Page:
This invention concerns the secure protection of electronic modules incorporating at least a microprocessor, a ROM/EEPROM type memory containing at least one executable programme, and input/output devices for communication with the exterior. This type of module generally takes the form of a monolithic integrated electronic microcircuit or chip, which once physically protected by any known means can be incorporated in a portable object such as a smart card, microcircuit card or analog card, which can be used in various domains, including in particular bank and other credit cards, mobile radio telephony, pay TV, health care and transport.
In general terms, protection is designed to increase the anti-fraud security of a programme incorporating a certain number of instructions which are particularly critical for correct execution of this programme, in particular certain instructions of an operational nature relating to execution of a transaction by means of the electronic module and/or inherently security-related instructions concerning, for example, authentication of the user, authentication of the transaction and its validity, protection of data confidentiality or data encryption/decryption.
While the fraudulent use of smart cards is not a new phenomenon, the increase in volume and value of transactions conducted by means of smart cards has led swindlers to employ increasingly sophisticated methods and resources. In particular, brief attacks by radiation targeted on the smart card, cause modification of the data and/or the codes transiting via a ROM and/or EEPROM programme memory to the microprocessor on the internal bus, leading to non-execution or irregular execution of certain parts of the code, for example execution of inoperative instructions in place of a secure processing sequence.
Countermeasures based on radiation detectors prove ineffective, due to the fineness and accuracy of the radiation emitters used by swindlers on the one hand, and the risk of radiation-induced perturbation of the processing logic sequence of the sensor on the other. Among other proposed solutions, in particular in the context of French patent application No. 99.08409 in the name of the present applicant, certain solution such as bus parity checks, require modifications to the design and conception of the chip itself, while others, such as the introduction of RAM flags, are in fact purely logic solutions and can consequently be circumvented by the very type of attack which they are designed to neutralise.
The aim of this invention is to ensure correct execution of the instruction code contained in the ROM and/or EEPROM, and that no radiation attack is in process, and in the event of an attack, to stop normally scheduled execution of the programme (execution of the current session).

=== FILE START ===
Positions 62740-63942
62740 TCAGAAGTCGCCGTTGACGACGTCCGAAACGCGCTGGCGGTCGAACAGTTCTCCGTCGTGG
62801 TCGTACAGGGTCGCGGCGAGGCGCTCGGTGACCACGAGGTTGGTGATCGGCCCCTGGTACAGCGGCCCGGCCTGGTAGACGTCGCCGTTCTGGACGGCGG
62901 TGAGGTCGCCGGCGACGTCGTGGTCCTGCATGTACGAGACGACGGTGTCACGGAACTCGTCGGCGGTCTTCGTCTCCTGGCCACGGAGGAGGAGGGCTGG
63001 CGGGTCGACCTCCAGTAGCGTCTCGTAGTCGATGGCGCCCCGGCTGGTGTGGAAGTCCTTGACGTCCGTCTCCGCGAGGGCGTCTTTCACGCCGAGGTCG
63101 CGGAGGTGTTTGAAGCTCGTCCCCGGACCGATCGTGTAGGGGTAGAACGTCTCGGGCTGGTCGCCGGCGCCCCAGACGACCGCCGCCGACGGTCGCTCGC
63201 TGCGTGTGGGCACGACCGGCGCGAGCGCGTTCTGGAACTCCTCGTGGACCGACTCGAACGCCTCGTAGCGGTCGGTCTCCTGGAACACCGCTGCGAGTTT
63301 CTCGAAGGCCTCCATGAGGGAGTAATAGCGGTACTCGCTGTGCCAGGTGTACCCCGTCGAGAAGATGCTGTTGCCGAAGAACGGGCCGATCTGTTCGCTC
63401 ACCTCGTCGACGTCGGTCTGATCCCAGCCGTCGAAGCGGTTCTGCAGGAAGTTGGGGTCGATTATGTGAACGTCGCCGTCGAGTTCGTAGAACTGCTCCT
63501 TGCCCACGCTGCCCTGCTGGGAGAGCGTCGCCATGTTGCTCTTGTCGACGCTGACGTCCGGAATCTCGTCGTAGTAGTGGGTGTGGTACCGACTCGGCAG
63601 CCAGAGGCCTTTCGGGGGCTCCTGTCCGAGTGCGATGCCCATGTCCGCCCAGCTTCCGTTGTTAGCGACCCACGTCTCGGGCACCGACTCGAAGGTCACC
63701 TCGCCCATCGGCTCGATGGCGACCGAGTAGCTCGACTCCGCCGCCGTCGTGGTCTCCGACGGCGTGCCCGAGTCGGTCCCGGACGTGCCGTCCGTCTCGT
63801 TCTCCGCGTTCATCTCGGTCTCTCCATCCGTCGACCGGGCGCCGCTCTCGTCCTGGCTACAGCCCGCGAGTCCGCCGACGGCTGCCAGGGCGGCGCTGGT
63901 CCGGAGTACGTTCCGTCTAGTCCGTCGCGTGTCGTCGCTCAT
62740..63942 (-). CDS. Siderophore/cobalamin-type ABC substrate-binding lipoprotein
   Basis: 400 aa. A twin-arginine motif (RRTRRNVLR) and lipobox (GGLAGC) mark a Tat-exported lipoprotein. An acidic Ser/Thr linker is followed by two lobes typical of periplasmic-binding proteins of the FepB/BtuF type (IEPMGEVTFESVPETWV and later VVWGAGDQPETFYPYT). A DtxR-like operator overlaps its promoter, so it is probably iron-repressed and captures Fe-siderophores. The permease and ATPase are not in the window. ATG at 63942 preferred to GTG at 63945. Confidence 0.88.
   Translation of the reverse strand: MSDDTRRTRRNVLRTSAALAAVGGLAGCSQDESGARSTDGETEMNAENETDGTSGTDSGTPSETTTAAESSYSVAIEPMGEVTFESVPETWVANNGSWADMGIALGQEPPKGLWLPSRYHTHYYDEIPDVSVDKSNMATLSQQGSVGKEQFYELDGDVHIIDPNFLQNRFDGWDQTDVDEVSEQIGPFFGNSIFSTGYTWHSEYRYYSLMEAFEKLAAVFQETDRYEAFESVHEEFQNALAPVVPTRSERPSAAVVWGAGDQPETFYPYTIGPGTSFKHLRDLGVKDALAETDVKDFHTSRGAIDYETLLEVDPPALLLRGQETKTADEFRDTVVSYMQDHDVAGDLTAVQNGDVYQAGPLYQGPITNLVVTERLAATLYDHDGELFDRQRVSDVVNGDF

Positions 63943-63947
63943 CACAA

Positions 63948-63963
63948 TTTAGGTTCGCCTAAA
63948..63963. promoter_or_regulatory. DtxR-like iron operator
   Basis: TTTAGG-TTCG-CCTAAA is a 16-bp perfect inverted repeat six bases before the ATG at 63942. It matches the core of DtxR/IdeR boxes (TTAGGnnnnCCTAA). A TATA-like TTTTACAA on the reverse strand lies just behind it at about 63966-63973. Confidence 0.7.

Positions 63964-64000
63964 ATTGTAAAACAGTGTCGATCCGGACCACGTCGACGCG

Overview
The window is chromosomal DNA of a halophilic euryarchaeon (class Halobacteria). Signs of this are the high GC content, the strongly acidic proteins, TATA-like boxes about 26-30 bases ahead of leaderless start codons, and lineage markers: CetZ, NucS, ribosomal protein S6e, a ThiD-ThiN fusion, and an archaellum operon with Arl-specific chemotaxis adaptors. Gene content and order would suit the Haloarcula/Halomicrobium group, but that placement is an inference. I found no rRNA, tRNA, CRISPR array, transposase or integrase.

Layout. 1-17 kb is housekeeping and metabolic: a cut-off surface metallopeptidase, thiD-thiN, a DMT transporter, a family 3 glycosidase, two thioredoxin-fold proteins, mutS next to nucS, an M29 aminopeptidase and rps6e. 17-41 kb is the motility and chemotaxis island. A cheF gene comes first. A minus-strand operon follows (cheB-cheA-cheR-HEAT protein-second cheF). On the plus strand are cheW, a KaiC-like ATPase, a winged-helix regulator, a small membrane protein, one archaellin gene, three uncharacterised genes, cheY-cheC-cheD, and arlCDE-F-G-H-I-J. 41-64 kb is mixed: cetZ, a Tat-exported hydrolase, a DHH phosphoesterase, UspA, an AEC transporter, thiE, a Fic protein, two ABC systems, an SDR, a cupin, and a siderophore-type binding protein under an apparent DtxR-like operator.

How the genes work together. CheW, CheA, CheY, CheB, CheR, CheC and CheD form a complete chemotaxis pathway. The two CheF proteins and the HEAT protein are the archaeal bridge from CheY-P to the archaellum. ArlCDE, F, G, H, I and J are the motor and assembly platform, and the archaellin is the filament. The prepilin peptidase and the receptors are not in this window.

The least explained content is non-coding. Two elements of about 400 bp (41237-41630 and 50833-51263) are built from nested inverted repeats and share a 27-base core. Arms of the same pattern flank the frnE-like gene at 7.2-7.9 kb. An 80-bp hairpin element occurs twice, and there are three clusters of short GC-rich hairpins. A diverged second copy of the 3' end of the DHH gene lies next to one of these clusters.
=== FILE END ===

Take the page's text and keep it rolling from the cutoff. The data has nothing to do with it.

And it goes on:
For this purpose, the invention proposes a method for secure execution of a programme loaded in the ROM and/or EEPROM in a microprocessor-based electronic module, characterised by the fact that it involves at least the following steps:
interruption of execution of the programme is triggered intermittently, using hardware devices incorporated in the module; and
on each interruption, execution of the programme is rerouted, by means of the microprocessor, to an interruption management routine incorporating, as first instruction or one of the first instructions of the routine, an instruction for return to the programme rerouting point.
On each induced interruption, the programme code is rerouted to a routine for processing this interruption which provides for normal return to the programme rerouting point, said programme then continuing its execution. Furthermore, a radiation attack is not capable of preventing initiation of an interruption by the hardware devices incorporated in the module. If this radiation attack persists on execution of the induced interruption processing routine, this leads to non-execution of the programme return instruction, also preventing correct execution of the remainder of this programme. Thus, the method according to the invention provides protection against modification of instructions to be executed by access to hardware devices, and prevents return to the programme in the event of a persistent attack.
The method according to the invention thus provides effective protection against radiation attacks, which can be implemented by using pre-existing circuits (no hardware adaptation or modification of the design or conception of the electronic chip) and limited memory resources, and which does not penalise the performance of the electronic module to any marked degree.
Preferably, the first instruction in the interruption management routine is the instruction for return to the programme rerouting point, to return to the interrupted process. It is not generally necessary to provide for logic processing prior to the return instruction, as this is not executed if a radiation attack is in process. Thus, the interruption management routine can be reduced to a single instruction so as to avoid any marked impact on the performance of the programme, and to avoid excessive use of storage space in the ROM/EEPROM.